Scared to Drill! Hints please! - Fiberglass RV


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Old 08-19-2012, 05:36 PM   #1
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Name: Lisa
Trailer: 13 ft Scamp
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Scared to Drill! Hints please!

Hey all,
I know this is very remedial...but PLEASE give me some hints before i drill.

I have just received my gravel guards (bought front and back) and the installation hardware from SCAMP for my (new to me) 83 SCAMP. I want some pointers before i drill any holes in my darling pod. I have been searching the forums and I do not see anything this basic BUT I AM AFRAID TO MESS IT UP!

Thanks to all in advance.
Lisa
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Old 08-20-2012, 12:59 AM   #2
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Lisa,

This is a topic that you could write a book about. Here are a couple of items that are general in nature but important to successful drilling.

1. and I'm not kidding...Look around the area before you drill. If you're "drilling blind", in other words, you can't see where the drill will come out on the other side of something make sure that you understand beforehand where the drill will surface. For example, drilling a hole on the underside of the floor and having the drill bit hit the water tank could be counter productive

2. The trailer "metal" is mild steel. It drills easily if and it's a big if, the drill bit is sharp. An old drill bit rescued from Grandpas' tool box will lead to grief. The primary reason inexperienced people find drilling holes in metal frustrating and difficult is caused by dull drill bits. Using a dull drill bit leads to pushing the drill harder to force the bit to drill and usually leads to a broken drill bit especially when using a hand held drill. If in doubt about the condition of your drill bits buy a new one in the size you need or have someone sharpen the ones you have.

Ron
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Old 08-20-2012, 07:17 AM   #3
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yup what he said...plus.
drilling in fiberglass. same check on the otherside to make sure your not drilling something you don;t really want a hole in. then place masking tape over the spot your going to drill, this will help prevernt drill wander , and chipping of the gell coat/paint. plus a handy surface for pencil marks, they don't stick to good to f/g.
otherwise common sense, drill at 90 degrees to surface. don't push too hard when breaking threw the other side so you don't chip it out.
and its ok to use a smaller pilot drill first then move to a larger drill.
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Old 08-20-2012, 08:26 AM   #4
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If there it "RAT FUR" on the inside it will wrap around the drill bit once you get through the fiber glass.
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Old 08-20-2012, 09:03 AM   #5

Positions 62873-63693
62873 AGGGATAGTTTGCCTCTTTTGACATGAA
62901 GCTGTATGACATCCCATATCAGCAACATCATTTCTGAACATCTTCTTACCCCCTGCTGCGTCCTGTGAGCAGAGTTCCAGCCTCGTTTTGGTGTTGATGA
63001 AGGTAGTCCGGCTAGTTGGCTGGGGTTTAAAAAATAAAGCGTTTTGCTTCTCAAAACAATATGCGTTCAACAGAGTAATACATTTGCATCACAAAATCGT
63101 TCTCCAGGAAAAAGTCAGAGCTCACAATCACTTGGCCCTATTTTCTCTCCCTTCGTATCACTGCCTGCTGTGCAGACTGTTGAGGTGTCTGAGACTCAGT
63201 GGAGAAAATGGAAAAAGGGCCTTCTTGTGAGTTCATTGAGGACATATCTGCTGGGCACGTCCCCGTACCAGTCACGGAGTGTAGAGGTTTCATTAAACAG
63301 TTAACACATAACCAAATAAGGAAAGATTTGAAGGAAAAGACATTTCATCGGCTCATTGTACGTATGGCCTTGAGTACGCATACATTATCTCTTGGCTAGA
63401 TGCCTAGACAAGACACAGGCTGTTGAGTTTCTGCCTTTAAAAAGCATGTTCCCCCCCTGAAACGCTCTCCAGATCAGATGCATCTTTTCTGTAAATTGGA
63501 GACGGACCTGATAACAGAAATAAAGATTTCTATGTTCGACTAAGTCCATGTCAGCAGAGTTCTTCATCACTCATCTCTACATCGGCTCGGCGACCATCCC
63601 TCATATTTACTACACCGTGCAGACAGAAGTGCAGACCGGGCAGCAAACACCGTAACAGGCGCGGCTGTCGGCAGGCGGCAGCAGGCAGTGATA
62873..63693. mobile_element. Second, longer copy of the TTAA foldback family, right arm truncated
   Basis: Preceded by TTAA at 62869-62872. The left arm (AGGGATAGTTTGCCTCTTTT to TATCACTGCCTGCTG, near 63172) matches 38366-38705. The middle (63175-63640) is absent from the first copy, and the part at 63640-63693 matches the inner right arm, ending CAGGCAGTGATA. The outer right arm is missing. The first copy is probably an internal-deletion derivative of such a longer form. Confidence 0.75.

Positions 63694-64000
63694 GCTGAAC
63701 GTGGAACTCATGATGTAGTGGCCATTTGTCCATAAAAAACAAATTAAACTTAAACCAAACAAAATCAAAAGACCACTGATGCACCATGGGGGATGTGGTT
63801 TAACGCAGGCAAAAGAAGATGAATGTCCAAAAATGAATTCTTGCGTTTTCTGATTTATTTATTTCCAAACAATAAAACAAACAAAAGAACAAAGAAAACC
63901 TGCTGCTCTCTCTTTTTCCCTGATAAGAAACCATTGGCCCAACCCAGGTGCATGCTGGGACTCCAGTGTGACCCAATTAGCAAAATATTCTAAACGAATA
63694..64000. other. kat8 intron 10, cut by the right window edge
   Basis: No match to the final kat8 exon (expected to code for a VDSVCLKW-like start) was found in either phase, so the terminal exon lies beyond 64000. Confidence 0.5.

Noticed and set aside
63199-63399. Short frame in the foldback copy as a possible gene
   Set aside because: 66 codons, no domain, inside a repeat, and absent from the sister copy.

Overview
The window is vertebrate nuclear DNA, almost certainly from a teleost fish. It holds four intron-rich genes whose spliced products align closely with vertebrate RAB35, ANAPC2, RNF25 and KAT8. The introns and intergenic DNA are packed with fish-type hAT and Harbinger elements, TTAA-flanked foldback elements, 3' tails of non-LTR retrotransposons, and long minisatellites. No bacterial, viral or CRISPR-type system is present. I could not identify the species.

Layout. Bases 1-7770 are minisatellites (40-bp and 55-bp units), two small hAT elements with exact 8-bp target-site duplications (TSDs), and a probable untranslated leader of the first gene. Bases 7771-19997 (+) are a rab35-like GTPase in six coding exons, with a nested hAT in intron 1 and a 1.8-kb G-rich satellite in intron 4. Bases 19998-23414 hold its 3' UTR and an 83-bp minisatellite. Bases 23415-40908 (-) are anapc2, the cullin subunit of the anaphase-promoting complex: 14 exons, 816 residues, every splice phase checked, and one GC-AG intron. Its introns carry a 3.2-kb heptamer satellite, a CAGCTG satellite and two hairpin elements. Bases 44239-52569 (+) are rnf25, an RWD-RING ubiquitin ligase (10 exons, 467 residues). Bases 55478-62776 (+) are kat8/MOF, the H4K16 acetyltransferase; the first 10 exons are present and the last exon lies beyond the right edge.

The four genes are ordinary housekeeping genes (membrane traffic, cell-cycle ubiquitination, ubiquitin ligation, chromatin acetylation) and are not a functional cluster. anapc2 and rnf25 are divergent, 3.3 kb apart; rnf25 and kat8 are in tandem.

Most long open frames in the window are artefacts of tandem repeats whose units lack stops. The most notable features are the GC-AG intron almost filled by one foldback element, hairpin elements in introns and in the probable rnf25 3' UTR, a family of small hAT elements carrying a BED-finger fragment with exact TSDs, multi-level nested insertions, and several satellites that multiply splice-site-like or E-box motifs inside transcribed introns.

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Fyi

Lisa
I was working on the same project as yours last night. The brackets you mount to the trailer are really prone to rust. I painted my new braclets with white appliance epoxy paint before inst. The bottom brackets I removed had had two thick washers (rivet backing washers) between the bracket and the shell on each pop rivet. My trailer has ensolite lining so I plan on using acorn nuts to cover the rivets on the inside. My front window is currently removed so it makes this job and replacing the curtain rod holders a lot easier.
Eddie
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Old 08-20-2012, 09:21 AM   #6
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Name: RogerDat
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Here is a post with some good suggestions on drilling in fiberglass without chipping.
http://www.fiberglassrv.com/forums/f56/tips-for-drilling-holes-in-fiberglass-51049.html


I would add in places where you don't want to drill too deep, such as a door or double wall trailer when you only want to go through one side not all the way through, put a piece of masking or electrical tape around drill bit to mark where you need to stop. And approach that mark gently.


Oh and I used #8 stainless screws and acorn nuts insead of rivets to replace my curtain rod holders, #8 machine screws will go through the snap cap bases. Same idea as Eddie, having acorn nuts on the inside to give a finished look. Did take a person outside and inside to tighten.
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Old 08-20-2012, 12:11 PM   #7
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Seems to me there could be more to this than simply punching a "clean" hole behind a base plate, extrusion, cleat, nailer, or whatever, where it probably won't be seen anyway.

The advice to know in advance what's behind your effort benefits not only the integrity of expensive tanks and such but also allows good accessibility (where it's possible at all) to thru fasteners of the nut&bolt variety.

Size of hole is a consideration. If you're bolting, you need clearance for the outer diameter of the bolt, no more no less. It's a matter of convenience and efficiency; a decent drill index for bolts and drills under 1/4" diameter or a hardware store caliper for those over avoids a lot of "cut and try" with several drill bits, which sometimes leads to oversizing and sometimes to wandering centers (the sharpness factor again).

If you're fastening blind (wood, sheet metal, and probably even self-tappers in glass anyway) you need an undersize "pilot" or guide hole. The same index and a "trial" at exactly one location (until you're satisified--one screw that won't bite and nine that will hold is better than ten that won't). I understand that the last advice may not be germane in a single-hull trailer with no backer but it could be useful sometime.